An ecotourism proposal for a 120km-plus walking and mountain biking trail in the Paluma Wallaman Falls area is another step closer thanks to a $450,000 injection of Commonwealth-State funding.
The funding for a business case is part of the tourism recovery package in response to the devastating North and Far North Queensland Monsoon Trough earlier this year.
Minister for Natural Disaster and Emergency Management David Littleproud said the project was a unique collaboration between the Commonwealth, Queensland Government, local Traditional Owners and three local councils.
"The trail will showcase the areas natural beauty and attract tourists," Minister Littleproud said.
"It will enhance the National Park letting people get close to the spectacular Wallaman Falls.
"This will help the region get back to business and let more people get back to work."
Queensland Tourism Industry Development Minister Kate Jones said this funding specifically targets tourism-dependent areas of the state and will help them plan for future disasters.
"All levels of government are committed to the recovery in and around the Townville region — not just with infrastructure, but with support to tourism businesses as they get back on their feet," she said.
"We can now start Traditional Owner engagement around this project, in particular cultural heritage awareness and develop a strategic business case for a Trail," she said.
"The start we're announcing today will show us ways to enhance opportunities in the Paluma Range National Park and Wallaman Falls area — which includes the highest, permanent, single-drop waterfall in Australia."
"Additionally, as the project boosts tourism, it will stimulate the economy by creating local jobs and community benefits while promoting environmental and cultural awareness.
"The Trail will be codesigned with the traditional owners.
"As has been proven in other areas, this work is best done in partnership with the Traditional Owners and in this case our local councils."
"This funding allows for the business case and Traditional Owner engagement to begin and for the trail alignment to be defined," she said.
Townsville Mayor Cr Jenny Hill, speaking on behalf of the three mayors, said this is another step in the right direction for building tourism in the region.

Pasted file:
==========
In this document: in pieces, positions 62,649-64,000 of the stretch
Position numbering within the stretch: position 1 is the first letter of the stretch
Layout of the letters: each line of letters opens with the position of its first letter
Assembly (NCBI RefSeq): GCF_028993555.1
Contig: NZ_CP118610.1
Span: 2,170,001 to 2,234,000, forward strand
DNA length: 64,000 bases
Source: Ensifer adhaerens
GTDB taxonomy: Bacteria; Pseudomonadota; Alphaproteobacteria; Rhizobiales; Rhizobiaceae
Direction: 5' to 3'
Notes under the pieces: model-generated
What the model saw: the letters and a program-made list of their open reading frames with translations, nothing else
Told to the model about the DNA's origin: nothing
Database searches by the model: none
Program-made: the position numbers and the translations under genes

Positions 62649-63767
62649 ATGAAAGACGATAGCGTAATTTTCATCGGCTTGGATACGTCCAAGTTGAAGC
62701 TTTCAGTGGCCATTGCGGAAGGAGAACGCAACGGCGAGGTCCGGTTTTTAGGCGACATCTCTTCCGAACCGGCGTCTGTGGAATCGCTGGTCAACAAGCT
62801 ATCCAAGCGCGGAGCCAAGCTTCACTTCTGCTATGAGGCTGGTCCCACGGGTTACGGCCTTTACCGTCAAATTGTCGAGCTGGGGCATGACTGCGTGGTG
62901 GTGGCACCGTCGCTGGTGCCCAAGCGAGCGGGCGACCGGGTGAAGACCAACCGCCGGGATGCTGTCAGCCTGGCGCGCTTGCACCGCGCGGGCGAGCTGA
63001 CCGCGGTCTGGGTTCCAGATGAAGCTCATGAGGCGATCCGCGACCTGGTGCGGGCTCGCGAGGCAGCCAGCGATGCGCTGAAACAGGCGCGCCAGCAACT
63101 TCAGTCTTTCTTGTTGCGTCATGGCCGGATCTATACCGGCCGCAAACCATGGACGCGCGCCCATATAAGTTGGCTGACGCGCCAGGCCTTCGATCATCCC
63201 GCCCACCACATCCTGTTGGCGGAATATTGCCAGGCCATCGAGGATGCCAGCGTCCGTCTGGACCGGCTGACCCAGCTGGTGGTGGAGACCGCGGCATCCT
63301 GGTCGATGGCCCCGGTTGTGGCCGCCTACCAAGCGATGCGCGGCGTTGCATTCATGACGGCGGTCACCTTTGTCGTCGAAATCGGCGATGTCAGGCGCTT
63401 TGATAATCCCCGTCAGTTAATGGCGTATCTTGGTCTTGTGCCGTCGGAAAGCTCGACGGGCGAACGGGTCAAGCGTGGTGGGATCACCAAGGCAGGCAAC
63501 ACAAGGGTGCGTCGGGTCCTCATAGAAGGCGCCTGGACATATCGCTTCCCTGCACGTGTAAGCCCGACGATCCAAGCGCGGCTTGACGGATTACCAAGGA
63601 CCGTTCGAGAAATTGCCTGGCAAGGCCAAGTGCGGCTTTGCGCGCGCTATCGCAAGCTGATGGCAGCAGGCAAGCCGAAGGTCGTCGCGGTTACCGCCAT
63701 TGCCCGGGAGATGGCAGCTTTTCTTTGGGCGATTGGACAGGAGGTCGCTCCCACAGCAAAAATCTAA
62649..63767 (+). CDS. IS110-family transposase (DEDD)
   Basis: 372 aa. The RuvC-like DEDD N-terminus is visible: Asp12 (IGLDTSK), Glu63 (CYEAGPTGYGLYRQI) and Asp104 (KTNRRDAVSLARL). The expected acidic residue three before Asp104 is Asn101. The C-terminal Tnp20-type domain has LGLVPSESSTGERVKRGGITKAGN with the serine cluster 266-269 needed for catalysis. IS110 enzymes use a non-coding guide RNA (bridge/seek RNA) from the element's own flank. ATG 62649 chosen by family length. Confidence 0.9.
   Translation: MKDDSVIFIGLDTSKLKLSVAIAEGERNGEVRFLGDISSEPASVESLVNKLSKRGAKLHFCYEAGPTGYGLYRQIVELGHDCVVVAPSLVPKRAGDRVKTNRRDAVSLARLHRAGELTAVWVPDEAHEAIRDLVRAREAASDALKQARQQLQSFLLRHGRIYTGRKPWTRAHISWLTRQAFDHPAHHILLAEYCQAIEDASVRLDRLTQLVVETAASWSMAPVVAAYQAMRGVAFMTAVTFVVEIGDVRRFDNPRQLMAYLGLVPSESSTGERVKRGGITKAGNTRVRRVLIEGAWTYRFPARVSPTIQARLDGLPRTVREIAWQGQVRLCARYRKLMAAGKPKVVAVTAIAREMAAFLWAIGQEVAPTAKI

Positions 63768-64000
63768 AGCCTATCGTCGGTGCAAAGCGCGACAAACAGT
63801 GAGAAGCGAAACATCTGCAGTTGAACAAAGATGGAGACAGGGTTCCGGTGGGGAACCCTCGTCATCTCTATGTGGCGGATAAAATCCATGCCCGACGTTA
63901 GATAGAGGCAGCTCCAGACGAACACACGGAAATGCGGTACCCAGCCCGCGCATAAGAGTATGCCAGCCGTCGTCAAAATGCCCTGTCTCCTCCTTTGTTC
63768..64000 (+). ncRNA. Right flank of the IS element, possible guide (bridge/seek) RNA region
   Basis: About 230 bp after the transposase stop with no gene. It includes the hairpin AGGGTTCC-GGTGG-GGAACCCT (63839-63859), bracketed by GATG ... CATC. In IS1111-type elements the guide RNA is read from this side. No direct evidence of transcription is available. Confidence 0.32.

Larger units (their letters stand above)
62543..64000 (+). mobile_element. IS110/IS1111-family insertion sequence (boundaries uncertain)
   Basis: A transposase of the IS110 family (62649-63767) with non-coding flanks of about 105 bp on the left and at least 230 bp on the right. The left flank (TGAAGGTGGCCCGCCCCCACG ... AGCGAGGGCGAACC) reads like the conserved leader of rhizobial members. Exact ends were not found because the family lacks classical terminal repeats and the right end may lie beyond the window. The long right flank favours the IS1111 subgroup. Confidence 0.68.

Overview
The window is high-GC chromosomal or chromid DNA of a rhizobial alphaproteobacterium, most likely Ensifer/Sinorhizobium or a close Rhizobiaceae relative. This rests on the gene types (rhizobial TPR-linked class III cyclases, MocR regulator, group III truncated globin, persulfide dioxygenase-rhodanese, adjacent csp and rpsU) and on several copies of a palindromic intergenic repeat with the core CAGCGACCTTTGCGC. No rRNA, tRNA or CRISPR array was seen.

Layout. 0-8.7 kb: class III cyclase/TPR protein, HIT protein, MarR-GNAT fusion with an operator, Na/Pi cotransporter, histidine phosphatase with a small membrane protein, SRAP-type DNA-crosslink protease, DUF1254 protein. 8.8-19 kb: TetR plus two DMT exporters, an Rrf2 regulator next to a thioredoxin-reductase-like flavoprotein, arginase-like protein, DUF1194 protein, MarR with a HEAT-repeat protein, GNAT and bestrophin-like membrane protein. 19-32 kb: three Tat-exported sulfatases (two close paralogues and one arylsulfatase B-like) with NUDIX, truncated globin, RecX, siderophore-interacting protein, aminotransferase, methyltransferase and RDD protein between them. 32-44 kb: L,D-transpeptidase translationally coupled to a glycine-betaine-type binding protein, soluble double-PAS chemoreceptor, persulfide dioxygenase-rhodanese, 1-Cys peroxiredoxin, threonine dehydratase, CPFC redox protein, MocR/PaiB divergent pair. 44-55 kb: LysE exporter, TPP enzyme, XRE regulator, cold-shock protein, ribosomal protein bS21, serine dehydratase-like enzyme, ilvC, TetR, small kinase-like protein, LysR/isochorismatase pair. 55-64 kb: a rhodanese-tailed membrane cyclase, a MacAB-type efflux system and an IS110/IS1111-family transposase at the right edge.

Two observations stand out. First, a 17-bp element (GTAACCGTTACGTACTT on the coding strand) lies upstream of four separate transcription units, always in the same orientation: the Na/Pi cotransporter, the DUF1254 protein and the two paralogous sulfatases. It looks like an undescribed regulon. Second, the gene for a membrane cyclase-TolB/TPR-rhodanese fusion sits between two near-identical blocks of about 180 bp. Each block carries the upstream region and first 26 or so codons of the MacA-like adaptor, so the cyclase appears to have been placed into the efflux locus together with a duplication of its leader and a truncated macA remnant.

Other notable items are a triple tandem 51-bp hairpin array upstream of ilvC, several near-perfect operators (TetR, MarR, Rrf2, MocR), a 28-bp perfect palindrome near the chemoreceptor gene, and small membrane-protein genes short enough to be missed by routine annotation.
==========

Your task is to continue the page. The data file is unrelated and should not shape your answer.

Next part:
"I'd like to thank the Commonwealth and State governments for this funding to further explore what is a world-class opportunity in the Paluma Wallaman Falls area," Cr Hill said.
"We really welcome this recognition of the unique tourism offerings in the Townsville, Hinchinbrook and Charters Towers regions.
"This has been a fantastic collaborative effort between all levels of Government, our Traditional Owners and other local stakeholders.
"It will be a great way to showcase local country through a codesigned trail offering sustainable jobs and business opportunities for Traditional Owners.
"From today we are able to progress cultural heritage and a strategic business case - done in partnership with Traditional Owners and the councils."
The Paluma to Wallaman Falls trail is an ancient Indigenous trading line, a language line and a songline interconnecting three traditional owner groups. Songlines are the living narrative of our nation, our history written in the land.
The planning phase is expected to take approximately nine months.
The trail could create more than 50 jobs during construction and 110-plus when operational.
The 120km dual-use walking and mountain biking trail will have a maximum gradient of 10 per cent, take seven days to walk and feature eco-accommodation every 16km.
Trail capacity will be limited to 300 people at any one time to avoid the impacts of over-tourism, support trail maintenance and provide visitors with a positive trail experience.
$450,000 will be granted from the joint Commonwealth-State $5 million Tourism Recovery Package under Disaster Recovery Funding Arrangements following the North Queensland Monsoon Trough. The project will be managed by the State Government's Tourism Division.